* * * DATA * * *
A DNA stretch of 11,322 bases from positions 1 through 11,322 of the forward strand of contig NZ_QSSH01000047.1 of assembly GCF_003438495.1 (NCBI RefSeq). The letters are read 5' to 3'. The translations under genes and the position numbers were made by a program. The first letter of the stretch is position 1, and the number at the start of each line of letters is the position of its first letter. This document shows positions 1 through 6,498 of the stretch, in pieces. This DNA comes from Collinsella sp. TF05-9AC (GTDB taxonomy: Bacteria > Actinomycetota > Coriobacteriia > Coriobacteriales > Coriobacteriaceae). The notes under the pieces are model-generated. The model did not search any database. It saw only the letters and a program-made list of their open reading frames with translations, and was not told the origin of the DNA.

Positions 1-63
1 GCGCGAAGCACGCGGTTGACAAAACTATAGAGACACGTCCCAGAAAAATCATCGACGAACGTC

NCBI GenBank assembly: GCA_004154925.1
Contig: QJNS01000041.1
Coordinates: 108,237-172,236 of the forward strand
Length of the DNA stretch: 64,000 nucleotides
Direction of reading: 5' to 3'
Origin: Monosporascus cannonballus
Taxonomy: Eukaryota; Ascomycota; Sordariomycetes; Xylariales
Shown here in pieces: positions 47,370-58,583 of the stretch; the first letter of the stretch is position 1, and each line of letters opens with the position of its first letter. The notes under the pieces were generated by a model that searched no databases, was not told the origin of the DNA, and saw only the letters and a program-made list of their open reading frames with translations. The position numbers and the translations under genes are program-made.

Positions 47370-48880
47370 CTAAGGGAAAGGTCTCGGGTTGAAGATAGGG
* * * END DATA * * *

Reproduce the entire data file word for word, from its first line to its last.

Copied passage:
A DNA stretch of 11,322 bases from positions 1 through 11,322 of the forward strand of contig NZ_QSSH01000047.1 of assembly GCF_003438495.1 (NCBI RefSeq). The letters are read 5' to 3'. The translations under genes and the position numbers were made by a program. The first letter of the stretch is position 1, and the number at the start of each line of letters is the position of its first letter. This document shows positions 1 through 6,498 of the stretch, in pieces. This DNA comes from Collinsella sp. TF05-9AC (GTDB taxonomy: Bacteria > Actinomycetota > Coriobacteriia > Coriobacteriales > Coriobacteriaceae). The notes under the pieces are model-generated. The model did not search any database. It saw only the letters and a program-made list of their open reading frames with translations, and was not told the origin of the DNA.

Positions 1-63
1 GCGCGAAGCACGCGGTTGACAAAACTATAGAGACACGTCCCAGAAAAATCATCGACGAACGTC

NCBI GenBank assembly: GCA_004154925.1
Contig: QJNS01000041.1
Coordinates: 108,237-172,236 of the forward strand
Length of the DNA stretch: 64,000 nucleotides
Direction of reading: 5' to 3'
Origin: Monosporascus cannonballus
Taxonomy: Eukaryota; Ascomycota; Sordariomycetes; Xylariales
Shown here in pieces: positions 47,370-58,583 of the stretch; the first letter of the stretch is position 1, and each line of letters opens with the position of its first letter. The notes under the pieces were generated by a model that searched no databases, was not told the origin of the DNA, and saw only the letters and a program-made list of their open reading frames with translations. The position numbers and the translations under genes are program-made.

Positions 47370-48880
47370 CTAAGGGAAAGGTCTCGGGTTGAAGATAGGG